Five years in, I developed myeloma. Fortunately, I had several very kind and generous clients, who enabled me to adjust my workload to fit my physical capabilities. I was able to carry on working, through my initial treatment, my SCT and the remission that followed, for another six years. This year is the first time I've stopped.

What relevance is this?

It means I've been largely spared the financial challenges that myeloma often brings. I couldn't get any sick pay, but neither did I have to face up to whether or not my workplace wanted me back, or the potential for discrimination. Nor have I had to fight through the "hostile environment" for benefits.

It's like a whole missing thread in dialm.

Sadly, to the limited extent that I do have experience of these issues, the outlook is pretty bleak. I have, where possible, avoided telling people I work with about my illness. On the occasions when I have been forced to, I have typically found myself discriminated against as a consequence....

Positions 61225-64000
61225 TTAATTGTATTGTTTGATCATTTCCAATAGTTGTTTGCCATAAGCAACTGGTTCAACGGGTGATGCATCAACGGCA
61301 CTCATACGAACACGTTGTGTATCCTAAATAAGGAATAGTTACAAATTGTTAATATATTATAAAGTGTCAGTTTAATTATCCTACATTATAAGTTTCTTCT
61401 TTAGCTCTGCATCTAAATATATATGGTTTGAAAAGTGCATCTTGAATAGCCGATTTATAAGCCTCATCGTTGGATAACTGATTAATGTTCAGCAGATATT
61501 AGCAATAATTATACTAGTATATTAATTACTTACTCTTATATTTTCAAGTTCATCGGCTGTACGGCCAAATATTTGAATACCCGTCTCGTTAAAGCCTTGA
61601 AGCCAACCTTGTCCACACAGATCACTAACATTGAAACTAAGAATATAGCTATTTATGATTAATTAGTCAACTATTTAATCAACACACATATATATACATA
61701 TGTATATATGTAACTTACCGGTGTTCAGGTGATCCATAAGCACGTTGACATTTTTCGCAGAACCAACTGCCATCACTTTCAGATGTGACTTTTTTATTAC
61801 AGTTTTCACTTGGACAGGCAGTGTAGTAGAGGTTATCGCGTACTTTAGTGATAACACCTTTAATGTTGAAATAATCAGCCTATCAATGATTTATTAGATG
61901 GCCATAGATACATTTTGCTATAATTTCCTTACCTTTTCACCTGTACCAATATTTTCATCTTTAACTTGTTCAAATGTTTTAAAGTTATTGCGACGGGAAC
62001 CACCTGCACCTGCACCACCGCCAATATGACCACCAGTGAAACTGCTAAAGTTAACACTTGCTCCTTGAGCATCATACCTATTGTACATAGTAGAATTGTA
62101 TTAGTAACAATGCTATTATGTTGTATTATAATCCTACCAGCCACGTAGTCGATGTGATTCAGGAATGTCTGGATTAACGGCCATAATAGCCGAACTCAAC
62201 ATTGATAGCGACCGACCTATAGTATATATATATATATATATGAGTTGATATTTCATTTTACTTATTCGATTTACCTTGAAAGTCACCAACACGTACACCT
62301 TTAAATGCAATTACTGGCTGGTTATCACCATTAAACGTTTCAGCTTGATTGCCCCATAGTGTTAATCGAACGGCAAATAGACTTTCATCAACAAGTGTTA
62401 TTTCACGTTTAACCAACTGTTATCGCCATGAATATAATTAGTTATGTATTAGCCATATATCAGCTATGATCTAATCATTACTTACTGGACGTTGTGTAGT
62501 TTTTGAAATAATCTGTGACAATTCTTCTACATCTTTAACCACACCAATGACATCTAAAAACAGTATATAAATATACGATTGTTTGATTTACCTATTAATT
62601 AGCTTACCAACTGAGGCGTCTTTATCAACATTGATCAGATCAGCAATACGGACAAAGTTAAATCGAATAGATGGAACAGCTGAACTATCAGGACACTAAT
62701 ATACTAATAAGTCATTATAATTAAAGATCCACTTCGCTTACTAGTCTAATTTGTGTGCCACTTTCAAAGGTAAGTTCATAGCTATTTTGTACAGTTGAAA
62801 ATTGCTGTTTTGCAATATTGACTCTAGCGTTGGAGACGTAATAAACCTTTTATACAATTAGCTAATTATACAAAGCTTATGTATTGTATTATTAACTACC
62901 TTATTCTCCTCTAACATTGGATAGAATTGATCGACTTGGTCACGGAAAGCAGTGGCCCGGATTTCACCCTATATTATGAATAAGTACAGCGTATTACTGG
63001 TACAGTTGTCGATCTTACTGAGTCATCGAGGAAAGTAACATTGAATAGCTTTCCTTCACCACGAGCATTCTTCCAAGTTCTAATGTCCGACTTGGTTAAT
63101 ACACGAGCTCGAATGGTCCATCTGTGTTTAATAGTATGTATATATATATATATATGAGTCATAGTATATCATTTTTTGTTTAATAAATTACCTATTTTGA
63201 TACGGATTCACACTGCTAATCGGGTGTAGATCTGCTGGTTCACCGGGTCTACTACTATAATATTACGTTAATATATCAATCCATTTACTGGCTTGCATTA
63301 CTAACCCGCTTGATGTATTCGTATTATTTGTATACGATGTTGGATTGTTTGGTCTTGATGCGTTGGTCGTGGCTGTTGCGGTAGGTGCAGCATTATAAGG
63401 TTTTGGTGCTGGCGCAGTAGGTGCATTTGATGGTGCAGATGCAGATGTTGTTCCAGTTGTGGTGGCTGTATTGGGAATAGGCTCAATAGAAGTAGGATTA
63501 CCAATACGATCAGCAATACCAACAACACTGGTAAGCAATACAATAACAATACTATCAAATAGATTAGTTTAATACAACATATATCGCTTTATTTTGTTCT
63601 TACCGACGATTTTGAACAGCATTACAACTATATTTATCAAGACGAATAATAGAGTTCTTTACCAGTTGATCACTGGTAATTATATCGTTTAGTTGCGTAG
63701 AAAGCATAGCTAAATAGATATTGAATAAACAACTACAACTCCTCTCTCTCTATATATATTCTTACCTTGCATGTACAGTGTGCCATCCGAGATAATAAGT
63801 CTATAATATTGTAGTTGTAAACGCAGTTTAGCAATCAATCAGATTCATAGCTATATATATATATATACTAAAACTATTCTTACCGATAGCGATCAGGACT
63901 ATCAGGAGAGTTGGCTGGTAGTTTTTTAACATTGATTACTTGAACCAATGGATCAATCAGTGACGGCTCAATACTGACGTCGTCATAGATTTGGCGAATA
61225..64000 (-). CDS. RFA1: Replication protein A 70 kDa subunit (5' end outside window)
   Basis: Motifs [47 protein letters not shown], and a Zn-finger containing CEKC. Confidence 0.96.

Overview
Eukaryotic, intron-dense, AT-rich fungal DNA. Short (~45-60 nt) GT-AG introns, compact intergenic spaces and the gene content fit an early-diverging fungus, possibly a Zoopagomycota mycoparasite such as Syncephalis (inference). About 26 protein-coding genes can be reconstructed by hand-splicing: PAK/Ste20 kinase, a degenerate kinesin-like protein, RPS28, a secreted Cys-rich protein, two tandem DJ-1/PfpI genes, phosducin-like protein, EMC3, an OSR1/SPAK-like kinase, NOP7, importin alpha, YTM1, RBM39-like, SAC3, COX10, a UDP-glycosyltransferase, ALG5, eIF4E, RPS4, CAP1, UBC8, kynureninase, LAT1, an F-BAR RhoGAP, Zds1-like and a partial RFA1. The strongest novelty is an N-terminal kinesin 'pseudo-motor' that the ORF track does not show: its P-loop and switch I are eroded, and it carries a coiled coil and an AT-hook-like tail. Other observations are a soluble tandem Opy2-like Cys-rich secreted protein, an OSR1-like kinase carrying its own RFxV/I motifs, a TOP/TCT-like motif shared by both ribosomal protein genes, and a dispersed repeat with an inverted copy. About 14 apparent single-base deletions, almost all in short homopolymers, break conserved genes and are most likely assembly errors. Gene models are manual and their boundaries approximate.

... The school (I was training to be a teacher, too, when my myeloma erupted), that  simply terminated my placement, rather than even take the time discuss with me whether or how to make things work together ...
... The "mentor" who made all sorts of verbal promises, and then spent the rest of our relationship doing her best to actively undermine me and deliberately removed any support I might have hoped for ...
... The potential clients who stopped returning my calls ...
I'd love to say it was anything different from this, but that's the truth. Mostly, in workplaces, in my experience, people behave pretty badly towards someone with health issues. Not everyone - I have had a few very considerate and understanding clients. But mostly.